POL offers all-new steering components because these pieces get worn out over time. If you line them up as close to their original positions as possible, it makes the installation a little easier. Make sure that you get a complete alignment when you’re finished.

Next, we stripped the rear suspension and removed the springs, shocks, hangers, etc. The hangers were removed to accommodate the POL C-notch.

This is the heavy-duty C-notch from POL. We chose the beefy version for towing.

The C-notch installation is pretty straightforward. We marked the frame, cut, drilled a few holes and installed. It’s easier said than done. If you have ever drilled a C-10 chassis, then you know you need a sharp drill bit and maybe a spare bit too.

The POL rear shock relocators bolt right up. We’ll show the lowers later.

We installed the rear lowered springs and retainers.

The rear POL lowering blocks were next. Notice that they’re installed between the axle and trailing arm. The previous owner had a different set of blocks on the bottom of the trailing arm. Here you can also see the lower shock relocators.

The tow ’bags were next. The ’bags were mounted between the trailing arms and the frame. The upper mounts had to be fabricated, which took about 90 minutes to make from scratch and install. Don’t forget to install the fitting prior to bolting down the ’bags.

We measured and mounted the tabs for the air tank underneath the cargo floor. All of the fittings were installed on the tank before we installed it in the Suburban. The tank was bolted in, and we checked for clearance.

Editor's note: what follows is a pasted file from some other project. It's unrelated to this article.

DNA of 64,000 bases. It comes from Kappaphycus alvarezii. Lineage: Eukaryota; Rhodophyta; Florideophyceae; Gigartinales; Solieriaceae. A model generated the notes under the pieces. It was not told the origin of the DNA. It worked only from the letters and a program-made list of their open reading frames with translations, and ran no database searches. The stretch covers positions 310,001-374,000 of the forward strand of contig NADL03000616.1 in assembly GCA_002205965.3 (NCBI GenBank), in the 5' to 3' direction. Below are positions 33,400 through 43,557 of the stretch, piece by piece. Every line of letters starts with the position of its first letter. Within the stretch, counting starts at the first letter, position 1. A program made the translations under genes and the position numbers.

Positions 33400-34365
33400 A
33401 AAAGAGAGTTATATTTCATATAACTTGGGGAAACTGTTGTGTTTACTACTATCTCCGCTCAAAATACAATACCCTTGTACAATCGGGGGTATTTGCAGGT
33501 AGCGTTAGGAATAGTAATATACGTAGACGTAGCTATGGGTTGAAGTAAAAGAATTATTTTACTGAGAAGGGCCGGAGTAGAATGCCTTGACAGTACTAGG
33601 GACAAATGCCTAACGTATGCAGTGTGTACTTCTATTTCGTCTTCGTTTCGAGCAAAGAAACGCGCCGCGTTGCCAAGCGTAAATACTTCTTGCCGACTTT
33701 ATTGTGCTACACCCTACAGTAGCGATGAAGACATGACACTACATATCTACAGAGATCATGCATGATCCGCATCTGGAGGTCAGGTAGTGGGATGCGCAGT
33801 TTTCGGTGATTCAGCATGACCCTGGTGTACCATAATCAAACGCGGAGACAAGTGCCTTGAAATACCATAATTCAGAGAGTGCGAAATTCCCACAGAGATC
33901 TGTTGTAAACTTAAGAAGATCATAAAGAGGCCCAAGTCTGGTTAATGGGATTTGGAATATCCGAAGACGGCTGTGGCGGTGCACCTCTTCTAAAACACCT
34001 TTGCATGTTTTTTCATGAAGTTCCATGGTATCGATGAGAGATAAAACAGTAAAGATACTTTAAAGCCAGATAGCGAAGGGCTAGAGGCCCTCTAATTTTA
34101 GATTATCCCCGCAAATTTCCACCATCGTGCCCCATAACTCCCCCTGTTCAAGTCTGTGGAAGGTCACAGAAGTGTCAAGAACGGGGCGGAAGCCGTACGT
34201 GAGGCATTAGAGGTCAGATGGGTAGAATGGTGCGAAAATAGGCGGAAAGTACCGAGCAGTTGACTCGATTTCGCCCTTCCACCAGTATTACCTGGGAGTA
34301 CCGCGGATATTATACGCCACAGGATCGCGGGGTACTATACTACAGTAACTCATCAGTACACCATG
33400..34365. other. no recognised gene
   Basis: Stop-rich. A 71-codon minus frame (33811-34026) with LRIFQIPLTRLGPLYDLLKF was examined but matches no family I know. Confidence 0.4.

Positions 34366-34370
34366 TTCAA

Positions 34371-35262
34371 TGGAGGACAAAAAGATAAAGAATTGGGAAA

One of the purposes of this build was to pick up future projects. With that in mind, we made sure we could use the air in the tank to fill tires and run tools if needed. We mounted the air gauge underneath the dash.

The valves and the compressor were installed. Everything is neat and not exposed to heat or pinched.

Next up was a new master cylinder and proportioning valve from POL. The valve regulates hydraulic pressure between the front and rear brakes.

The old drum brakes were upgraded to disc, but first we had to plumb them. The old master cylinder had to go, so the new POL master cylinder was benchprepped and put in place. The intercooler pipe on the driver’s side was touching, so we removed and modified it, which added an extra half-hour to our installation time.

The disc brake kit comes with a proportioning valve; we installed it next.

We picked up new brake lines from our local auto parts store and started bending. After half a day of bending new brake lines we installed them and bled the brake system.

I have always used CURT Manufacturing receivers and hitches on my vehicles, and this project was no exception. The hitch that was on the Suburban when I got it was definitely homemade. I wouldn’t have trusted it to tow the smallest trailer. After 45 minutes of cutting and grinding, the old hitch came off. Installation was pretty straightforward.

The last piece of the suspension puzzle was wheels and tires. I ordered a custom set of raw artillery-style wheels from Detroit Steel in 20×8 with 4.5 inches of back space. Then I wrapped the wheels in Toyo Tires Proxes 245/35R20. I wanted all four tires the same size, so they could be rotated. Now the Suburban is really starting to shape up.